Carbon County's new third judge, Steven Serfass, may have to wait to use his new courtroom.
That's because unexpected problems during the renovations of the courthouse, located in Jim Thorpe, keep popping up.
During the county commissioners' meeting on Thursday, Commissioner Wayne Nothstein said that the construction project, which includes creating a third courtroom, judge's chambers, jury room, and other offices, has hit a few snags.
He said that when construction crews opened up one of the walls, it was discovered that an I-beam was not installed where they thought. This meant that the plans for that room needed to be redesigned to hold the weight of the roof.
Nothstein said problems with the new design occurred and have slowed the project down as well.
"You run into problems when you renovate old buildings," he said, adding that contractors are trying to resolve the problems quickly so the project does not fall too far behind schedule.
Other issues that crews have also had to deal with include raw sewage seeping into the basement of the courthouse, asbestos removal, duct work, elevator shaft construction, and more. To date, a total of 19 change orders, that have bumped the total price tag up nearly $38,000, have been approved for additional work at the century-old building renovation project.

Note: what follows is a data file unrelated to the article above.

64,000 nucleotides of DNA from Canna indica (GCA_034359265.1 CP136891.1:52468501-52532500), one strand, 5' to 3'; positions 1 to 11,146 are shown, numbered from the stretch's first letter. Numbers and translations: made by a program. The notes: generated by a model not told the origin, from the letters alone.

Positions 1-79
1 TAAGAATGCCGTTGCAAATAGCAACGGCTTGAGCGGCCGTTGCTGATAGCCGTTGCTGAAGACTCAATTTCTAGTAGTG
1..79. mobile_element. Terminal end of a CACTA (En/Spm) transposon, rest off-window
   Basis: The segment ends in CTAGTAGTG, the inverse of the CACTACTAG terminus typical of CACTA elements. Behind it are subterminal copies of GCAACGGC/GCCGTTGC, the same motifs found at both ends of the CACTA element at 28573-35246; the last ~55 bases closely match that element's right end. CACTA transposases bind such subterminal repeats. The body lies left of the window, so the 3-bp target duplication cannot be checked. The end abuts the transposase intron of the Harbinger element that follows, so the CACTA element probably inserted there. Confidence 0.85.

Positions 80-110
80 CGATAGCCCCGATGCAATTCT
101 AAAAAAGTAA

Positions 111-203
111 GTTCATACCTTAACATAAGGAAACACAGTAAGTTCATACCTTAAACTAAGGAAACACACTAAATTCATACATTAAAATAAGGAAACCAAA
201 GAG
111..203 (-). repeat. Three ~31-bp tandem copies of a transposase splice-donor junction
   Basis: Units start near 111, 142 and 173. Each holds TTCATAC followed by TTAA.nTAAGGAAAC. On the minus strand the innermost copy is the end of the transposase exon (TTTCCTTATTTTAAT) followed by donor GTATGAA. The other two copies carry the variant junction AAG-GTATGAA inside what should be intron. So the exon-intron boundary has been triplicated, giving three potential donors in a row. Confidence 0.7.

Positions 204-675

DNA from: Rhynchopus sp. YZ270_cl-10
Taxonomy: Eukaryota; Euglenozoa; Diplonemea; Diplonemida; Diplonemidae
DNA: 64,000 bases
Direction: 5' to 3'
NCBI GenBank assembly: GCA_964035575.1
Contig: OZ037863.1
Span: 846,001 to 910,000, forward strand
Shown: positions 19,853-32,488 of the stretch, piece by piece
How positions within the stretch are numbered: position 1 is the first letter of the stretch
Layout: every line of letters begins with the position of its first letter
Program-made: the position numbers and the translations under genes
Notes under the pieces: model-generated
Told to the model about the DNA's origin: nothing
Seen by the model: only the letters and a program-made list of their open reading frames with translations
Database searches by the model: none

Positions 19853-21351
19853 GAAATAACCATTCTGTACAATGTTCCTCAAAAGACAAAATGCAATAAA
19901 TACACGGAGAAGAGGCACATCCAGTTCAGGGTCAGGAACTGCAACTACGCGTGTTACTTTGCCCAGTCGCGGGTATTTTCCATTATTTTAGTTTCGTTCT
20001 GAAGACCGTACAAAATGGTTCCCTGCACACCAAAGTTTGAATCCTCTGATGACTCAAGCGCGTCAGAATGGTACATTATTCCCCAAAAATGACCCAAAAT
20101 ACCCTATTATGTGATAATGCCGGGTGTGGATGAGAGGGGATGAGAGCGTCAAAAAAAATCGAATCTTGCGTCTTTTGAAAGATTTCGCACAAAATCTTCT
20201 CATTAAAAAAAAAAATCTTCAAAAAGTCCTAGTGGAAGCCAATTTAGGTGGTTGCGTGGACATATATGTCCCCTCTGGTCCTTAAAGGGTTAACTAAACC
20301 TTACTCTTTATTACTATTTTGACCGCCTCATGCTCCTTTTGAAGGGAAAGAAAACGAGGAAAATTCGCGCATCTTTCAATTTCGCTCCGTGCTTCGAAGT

Nothstein said with the delays the new deadline for the project is early next year, instead of Jan. 1.
Earlier this year, the county hired Bracy Contracting for general construction; Spotts Brothers, Inc. of Schuylkill Haven, plumbing; L&S Electrical Construction Company, Inc. of Summit Hill, mechanical work; George J. Hayden, Inc. of Hazleton, electrical work; G.C. Fire Protection Systems, Inc. of Lake Winola, sprinkler construction; and Otis Elevator Company of Allentown, elevator construction.
Demolition for the project began in August.
The $1.1 million project is funded through the county's capital improvement fund. Officials also have $500,000 in county investments that they plan to use on the renovations.
This is the first major renovation that has taken place in the county courthouse in decades.